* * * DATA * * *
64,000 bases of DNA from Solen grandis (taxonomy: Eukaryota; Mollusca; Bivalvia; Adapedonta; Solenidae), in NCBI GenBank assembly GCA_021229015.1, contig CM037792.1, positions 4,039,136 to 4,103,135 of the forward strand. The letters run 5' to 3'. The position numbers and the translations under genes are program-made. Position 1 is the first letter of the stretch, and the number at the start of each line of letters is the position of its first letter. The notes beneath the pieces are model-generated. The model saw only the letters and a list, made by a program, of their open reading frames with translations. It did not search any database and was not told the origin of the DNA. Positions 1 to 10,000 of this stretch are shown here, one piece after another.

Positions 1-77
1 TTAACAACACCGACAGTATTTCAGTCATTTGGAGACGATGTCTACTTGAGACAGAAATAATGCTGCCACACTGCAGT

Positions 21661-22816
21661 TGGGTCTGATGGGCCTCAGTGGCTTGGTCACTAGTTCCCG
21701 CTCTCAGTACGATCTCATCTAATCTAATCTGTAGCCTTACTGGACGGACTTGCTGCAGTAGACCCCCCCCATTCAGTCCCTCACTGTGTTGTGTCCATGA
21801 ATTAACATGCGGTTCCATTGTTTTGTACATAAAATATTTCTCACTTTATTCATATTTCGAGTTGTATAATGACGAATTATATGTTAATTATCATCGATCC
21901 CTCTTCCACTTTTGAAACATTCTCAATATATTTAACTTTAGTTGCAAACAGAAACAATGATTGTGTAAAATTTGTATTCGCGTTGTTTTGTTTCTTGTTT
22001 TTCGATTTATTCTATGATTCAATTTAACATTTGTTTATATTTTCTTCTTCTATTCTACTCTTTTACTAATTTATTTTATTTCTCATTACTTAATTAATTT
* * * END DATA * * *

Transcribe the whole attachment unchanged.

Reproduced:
64,000 bases of DNA from Solen grandis (taxonomy: Eukaryota; Mollusca; Bivalvia; Adapedonta; Solenidae), in NCBI GenBank assembly GCA_021229015.1, contig CM037792.1, positions 4,039,136 to 4,103,135 of the forward strand. The letters run 5' to 3'. The position numbers and the translations under genes are program-made. Position 1 is the first letter of the stretch, and the number at the start of each line of letters is the position of its first letter. The notes beneath the pieces are model-generated. The model saw only the letters and a list, made by a program, of their open reading frames with translations. It did not search any database and was not told the origin of the DNA. Positions 1 to 10,000 of this stretch are shown here, one piece after another.

Positions 1-77
1 TTAACAACACCGACAGTATTTCAGTCATTTGGAGACGATGTCTACTTGAGACAGAAATAATGCTGCCACACTGCAGT

Positions 21661-22816
21661 TGGGTCTGATGGGCCTCAGTGGCTTGGTCACTAGTTCCCG
21701 CTCTCAGTACGATCTCATCTAATCTAATCTGTAGCCTTACTGGACGGACTTGCTGCAGTAGACCCCCCCCATTCAGTCCCTCACTGTGTTGTGTCCATGA
21801 ATTAACATGCGGTTCCATTGTTTTGTACATAAAATATTTCTCACTTTATTCATATTTCGAGTTGTATAATGACGAATTATATGTTAATTATCATCGATCC
21901 CTCTTCCACTTTTGAAACATTCTCAATATATTTAACTTTAGTTGCAAACAGAAACAATGATTGTGTAAAATTTGTATTCGCGTTGTTTTGTTTCTTGTTT
22001 TTCGATTTATTCTATGATTCAATTTAACATTTGTTTATATTTTCTTCTTCTATTCTACTCTTTTACTAATTTATTTTATTTCTCATTACTTAATTAATTT